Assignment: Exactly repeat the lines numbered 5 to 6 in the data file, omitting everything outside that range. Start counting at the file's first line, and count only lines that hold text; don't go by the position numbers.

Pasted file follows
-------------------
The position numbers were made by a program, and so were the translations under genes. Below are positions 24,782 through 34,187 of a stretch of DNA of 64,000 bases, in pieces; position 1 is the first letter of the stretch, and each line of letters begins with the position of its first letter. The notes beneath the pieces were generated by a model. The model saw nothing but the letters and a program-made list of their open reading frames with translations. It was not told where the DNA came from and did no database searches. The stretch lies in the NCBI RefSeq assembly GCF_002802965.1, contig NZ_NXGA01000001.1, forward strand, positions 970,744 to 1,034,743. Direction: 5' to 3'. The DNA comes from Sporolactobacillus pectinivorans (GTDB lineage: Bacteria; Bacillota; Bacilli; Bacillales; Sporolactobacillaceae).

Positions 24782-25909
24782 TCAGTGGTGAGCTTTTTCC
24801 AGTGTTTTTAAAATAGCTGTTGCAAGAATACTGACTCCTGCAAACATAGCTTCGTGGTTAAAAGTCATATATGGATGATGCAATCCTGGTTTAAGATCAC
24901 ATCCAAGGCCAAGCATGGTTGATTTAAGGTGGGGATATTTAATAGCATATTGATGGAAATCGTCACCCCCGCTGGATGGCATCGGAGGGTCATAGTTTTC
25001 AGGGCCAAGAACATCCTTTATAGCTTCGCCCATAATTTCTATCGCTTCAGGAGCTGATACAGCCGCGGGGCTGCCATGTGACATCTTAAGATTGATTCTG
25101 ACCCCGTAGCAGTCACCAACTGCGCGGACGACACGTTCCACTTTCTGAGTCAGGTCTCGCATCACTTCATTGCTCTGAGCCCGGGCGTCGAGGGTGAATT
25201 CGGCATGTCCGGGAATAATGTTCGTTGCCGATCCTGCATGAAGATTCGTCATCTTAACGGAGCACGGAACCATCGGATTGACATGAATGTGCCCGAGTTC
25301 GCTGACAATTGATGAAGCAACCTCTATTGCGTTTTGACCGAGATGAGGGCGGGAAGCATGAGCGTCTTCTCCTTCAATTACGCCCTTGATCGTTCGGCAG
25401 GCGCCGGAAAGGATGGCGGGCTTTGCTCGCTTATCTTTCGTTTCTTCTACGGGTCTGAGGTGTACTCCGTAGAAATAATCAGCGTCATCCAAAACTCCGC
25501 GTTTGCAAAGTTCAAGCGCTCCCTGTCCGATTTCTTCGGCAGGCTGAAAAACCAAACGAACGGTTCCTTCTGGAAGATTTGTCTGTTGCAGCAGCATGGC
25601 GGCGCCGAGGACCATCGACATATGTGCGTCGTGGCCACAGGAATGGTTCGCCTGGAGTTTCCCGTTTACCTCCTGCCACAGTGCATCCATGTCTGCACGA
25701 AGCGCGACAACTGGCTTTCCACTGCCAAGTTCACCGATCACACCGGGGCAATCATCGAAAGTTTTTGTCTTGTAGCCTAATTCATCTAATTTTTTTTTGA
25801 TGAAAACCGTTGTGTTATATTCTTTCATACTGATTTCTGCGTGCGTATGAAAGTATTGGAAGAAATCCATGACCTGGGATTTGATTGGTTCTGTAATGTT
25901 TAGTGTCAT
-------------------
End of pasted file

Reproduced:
24901 ATCCAAGGCCAAGCATGGTTGATTTAAGGTGGGGATATTTAATAGCATATTGATGGAAATCGTCACCCCCGCTGGATGGCATCGGAGGGTCATAGTTTTC
25001 AGGGCCAAGAACATCCTTTATAGCTTCGCCCATAATTTCTATCGCTTCAGGAGCTGATACAGCCGCGGGGCTGCCATGTGACATCTTAAGATTGATTCTG